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Example of Unknown Lab Report for Microbiology

By at June 27, 2014 | 3:18 pm | Print

 Unknown Lab Report

Unknown Number 117

 Joel Hentrich

April 29th, 2014

Microbiology

Spring 2014

 

 

 INTRODUCTION            

The purpose of this study was multifaceted: First, it was completed in order to gain a better understanding of how to utilize microbiological techniques learned within the classroom and laboratory environment. Second, utilizing those techniques allowed for the identification of two unknown bacteria. This aspect was crucial for many reasons; within the medical field, knowing what bacterium a patient has been infected with could mean the difference between life and death. Finally, the cumulative knowledge gained from this study aided students headed into the medical field by providing hands-on experience that could not have been provided from classroom instruction alone.

 




MATERIALS AND METHODS

A vial of two unknown bacteria was provided by the instructor, labelled number 117. Several microbiological tests were carried out in order to determine the identity of the unknowns. Throughout the study, while microbiological testing was being completed, procedures within the McDonald, Thoele, Salsgiver, and Gero (2011) lab manual were adhered to.

The first method used to identify the unknown bacteria was an isolation streak plate, which utilized four streaks of the unknown mixture onto a nutrient agar plate, via inoculating loop. This procedure was used in order to attempt to isolate separate pure colonies from the unknown mixture. The next procedure completed was the transfer of a pure colony from the isolation streak plate onto a separate nutrient agar plate. The purpose of this was to completely isolate the specific bacterium from the mixed colonies on the initial isolation streak plate (McDonald et al., 2011).

The third procedure attempted was a Gram Stain of the first isolated pure colony. The steps of a Gram Stain included heat fixing, dyeing, a mordant, a decolorizer (alcohol), and a counterstain. The reason a Gram Stain was attempted was to identify the type of bacterium and determine whether or not it truly had been isolated (McDonald et al., 2011).

Next, a Simmon’s Citrate test was performed. In order to complete this test, the isolated bacterium was spread across the Simmon’s Citrate slant, in order to promote growth. The purpose of this test is to determine whether or not a bacterium is able to utilize citrate as its sole carbon source (McDonald et al., 2011).

Following the previous test, an Indole test was performed via a SIM (Sulfur Indole Motility) test. In order to complete this test, several steps were taken. First, a flame sterilized needle was used to stab inoculate the SIM tube agar with the Gram negative bacterium. After being incubated, a reagent was added in order to test for indole production, as per procedures found in McDonald et al. (2011). The purpose of this test was to assist in confirming the identity of the unknown Gram negative bacterium.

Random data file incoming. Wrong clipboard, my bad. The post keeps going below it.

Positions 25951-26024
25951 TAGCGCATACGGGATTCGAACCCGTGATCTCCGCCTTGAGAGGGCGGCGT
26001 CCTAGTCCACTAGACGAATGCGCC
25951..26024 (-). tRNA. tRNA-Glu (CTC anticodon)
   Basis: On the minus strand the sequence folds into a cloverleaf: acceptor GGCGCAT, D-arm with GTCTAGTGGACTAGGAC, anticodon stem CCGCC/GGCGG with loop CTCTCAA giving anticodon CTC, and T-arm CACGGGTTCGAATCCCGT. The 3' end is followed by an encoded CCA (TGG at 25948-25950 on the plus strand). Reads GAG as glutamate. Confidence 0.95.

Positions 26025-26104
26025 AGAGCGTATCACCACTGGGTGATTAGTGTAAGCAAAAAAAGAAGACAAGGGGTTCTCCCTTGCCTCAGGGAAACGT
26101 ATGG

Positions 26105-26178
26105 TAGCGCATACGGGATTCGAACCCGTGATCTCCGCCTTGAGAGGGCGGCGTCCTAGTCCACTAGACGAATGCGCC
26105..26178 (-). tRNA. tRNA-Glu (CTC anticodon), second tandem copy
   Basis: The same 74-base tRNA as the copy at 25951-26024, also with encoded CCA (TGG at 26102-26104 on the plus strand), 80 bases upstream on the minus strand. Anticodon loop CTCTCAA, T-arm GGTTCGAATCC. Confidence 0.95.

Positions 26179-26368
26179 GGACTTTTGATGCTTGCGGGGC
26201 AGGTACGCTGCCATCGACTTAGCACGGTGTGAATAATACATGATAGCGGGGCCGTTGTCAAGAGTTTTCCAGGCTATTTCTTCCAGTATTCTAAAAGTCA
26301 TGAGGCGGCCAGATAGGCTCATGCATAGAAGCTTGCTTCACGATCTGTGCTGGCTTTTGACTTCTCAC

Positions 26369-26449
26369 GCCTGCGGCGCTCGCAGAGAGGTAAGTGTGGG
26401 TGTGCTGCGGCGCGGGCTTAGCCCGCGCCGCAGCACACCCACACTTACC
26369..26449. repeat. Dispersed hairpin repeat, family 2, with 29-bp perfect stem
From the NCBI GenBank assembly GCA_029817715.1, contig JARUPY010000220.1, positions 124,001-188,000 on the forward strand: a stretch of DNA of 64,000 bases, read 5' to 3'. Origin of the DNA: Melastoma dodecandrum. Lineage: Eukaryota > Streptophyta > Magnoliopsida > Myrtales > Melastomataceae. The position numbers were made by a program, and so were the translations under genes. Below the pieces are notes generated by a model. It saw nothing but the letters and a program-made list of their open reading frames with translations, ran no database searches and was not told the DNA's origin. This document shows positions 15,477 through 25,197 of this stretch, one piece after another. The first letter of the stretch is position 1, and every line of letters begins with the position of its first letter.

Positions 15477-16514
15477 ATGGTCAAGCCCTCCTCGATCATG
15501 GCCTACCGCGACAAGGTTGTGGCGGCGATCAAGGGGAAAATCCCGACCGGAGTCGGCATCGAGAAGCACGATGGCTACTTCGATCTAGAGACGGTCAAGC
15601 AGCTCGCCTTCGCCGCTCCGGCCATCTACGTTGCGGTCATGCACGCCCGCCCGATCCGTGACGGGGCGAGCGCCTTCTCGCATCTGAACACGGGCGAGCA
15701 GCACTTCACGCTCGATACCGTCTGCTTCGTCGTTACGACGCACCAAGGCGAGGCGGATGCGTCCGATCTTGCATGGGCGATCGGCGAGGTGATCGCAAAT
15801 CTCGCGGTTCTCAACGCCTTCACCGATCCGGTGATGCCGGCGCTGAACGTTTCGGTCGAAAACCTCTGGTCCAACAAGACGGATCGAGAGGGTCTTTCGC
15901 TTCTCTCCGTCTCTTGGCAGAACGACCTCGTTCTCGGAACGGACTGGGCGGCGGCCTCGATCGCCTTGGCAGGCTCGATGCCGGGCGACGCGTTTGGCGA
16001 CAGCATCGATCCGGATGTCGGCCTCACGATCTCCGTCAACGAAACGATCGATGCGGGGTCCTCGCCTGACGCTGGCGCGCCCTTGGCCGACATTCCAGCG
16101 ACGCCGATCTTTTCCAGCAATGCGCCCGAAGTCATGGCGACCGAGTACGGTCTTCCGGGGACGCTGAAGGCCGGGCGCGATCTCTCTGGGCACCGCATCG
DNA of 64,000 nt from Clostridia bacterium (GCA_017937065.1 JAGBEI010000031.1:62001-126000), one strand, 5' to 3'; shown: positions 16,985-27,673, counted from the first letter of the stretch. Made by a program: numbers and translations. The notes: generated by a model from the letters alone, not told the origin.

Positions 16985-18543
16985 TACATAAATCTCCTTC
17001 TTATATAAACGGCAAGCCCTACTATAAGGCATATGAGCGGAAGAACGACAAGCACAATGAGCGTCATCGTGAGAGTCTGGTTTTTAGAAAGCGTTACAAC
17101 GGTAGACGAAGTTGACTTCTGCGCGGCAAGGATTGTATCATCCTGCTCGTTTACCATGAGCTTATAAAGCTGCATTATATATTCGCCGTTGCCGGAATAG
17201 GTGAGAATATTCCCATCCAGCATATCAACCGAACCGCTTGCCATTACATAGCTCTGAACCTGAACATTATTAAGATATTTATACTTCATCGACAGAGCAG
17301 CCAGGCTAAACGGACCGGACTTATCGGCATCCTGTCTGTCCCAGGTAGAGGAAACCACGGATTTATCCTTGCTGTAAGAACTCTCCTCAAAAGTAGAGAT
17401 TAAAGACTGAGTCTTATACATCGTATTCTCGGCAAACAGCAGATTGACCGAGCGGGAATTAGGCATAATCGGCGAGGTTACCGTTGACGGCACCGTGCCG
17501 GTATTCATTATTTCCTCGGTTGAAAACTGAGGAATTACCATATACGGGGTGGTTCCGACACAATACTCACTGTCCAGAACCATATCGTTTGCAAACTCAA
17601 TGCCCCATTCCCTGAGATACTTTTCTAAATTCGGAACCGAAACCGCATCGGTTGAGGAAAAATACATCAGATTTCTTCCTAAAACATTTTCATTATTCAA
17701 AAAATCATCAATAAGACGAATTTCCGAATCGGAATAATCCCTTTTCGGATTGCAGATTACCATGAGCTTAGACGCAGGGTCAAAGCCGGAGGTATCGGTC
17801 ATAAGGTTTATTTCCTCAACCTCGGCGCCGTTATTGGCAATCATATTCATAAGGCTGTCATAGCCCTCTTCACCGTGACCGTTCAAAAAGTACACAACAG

Next, a urea test was performed on the Gram negative bacterium. For this test, the urea tube was loop inoculated with the isolated Gram negative bacterium. This purpose of this test was to determine whether or not the bacterium in question was able to produce urease, an enzyme that breaks down urea (McDonald et al., 2011).

The final test completed on the Gram negative bacterium was a Lactose test, specifically, EMB, also known as an Eosin Methylene Blue agar plate. For this test, the isolated Gram negative bacterium was streak inoculated onto the agar plate and incubated. The purpose of this test was to determine if the bacterium was able to ferment lactose and whether or not it produced a strong or weak acid, if at all (McDonald et al., 2011).

Next, a MSA, or Mannitol Salt Agar plate was swab inoculated from the original vial of unknown bacteria. The purpose of this test was to isolate the Gram positive bacterium. This was possible because Mannitol Salt Agar is a selective medium (along with differential) that only allows for the growth of specific Gram positive bacteria due to its high salt content (McDonald et al., 2011). Once incubated and growth formed, isolation of the Gram positive bacterium was confirmed via Gram Stain.

Secondly for this specimen, a Simmon’s Citrate test was used. In order to complete this test, the isolated bacterium (Gram positive) was spread across the Simmon’s Citrate slant, in order to promote growth. The purpose of this test is to determine whether or not a bacterium is able to utilize citrate as its sole carbon source (McDonald et al., 2011).

Third, a maltose test was performed on the Gram positive bacterium. For this test, the Gram Positive bacterium was loop inoculated into the maltose solution and allowed to incubate. The purpose of this test was to determine whether or not the bacterium could utilize maltose as its sole carbon source (McDonald et al., 2011).

Simultaneous to the Maltose test, a Mannitol test was also performed. Like the Maltose, this test utilized the same procedures, loop inoculating and allowing for an incubation period. The purpose of this test was to determine if the bacterium could ferment mannitol (McDonald et al., 2011).

The following tests were performed on the Gram Positive bacterium:

1)     Simmon’s Citrate

2)     Maltose

3)     Mannitol

 

The following tests were performed on the Gram Negative bacterium:

1)     Simmon’s Citrate

2)     Indole

3)     Urea

4)     Lactose

 

 

METHOD RESULTS

Table 1 and 2 list all microbiological test, purposes, and results for each bacterium. The following flowcharts are also meant to demonstrate the path taken in order to determine the identity of each bacterium.

 

Table 1: Gram Positive: Tests

Test Purpose Reagents Observations Results
Gram Stain Determine bacterium wall/bacteria type Crystal violet, Iodine, Alcohol, Safranin Purple Rods Gram Positive Rods
Simmon’s Citrate Determine if organism is able to utilize citrate as its carbon source Citrate Tubes 370C Change from green to blue color Organism is able to utilize citrate
Maltose Determine if organism is able to utilize maltose as its carbon source Maltose Tubes 370C No change in color, growth seen though Organism is not able to utilize maltose
Mannitol Salt Agar Isolate Gram Positive Bacterium MSA Plate 370C Growth of organism Able to isolate Gram Positive bacterium
Mannitol Determine if organism is able to utilize Mannitol as its carbon source Mannitol Tubes 370C Change from Red to Yellow, Growth Contamination, should not have been able to utilize Mannitol

 

Table 2: Gram Negative: Tests

 

Test Purpose Reagents Observations Results
Gram Stain Determine bacterium wall/bacteria type Crystal violet, Iodine, Alcohol, Safranin Pink Rods Gram Negative Rods
Eosin Methylene Blue Agar Determine if organism is able to ferment lactose EMB Agar Plate 370C Shiny, green, metallic color Able to ferment lactose with strong acid production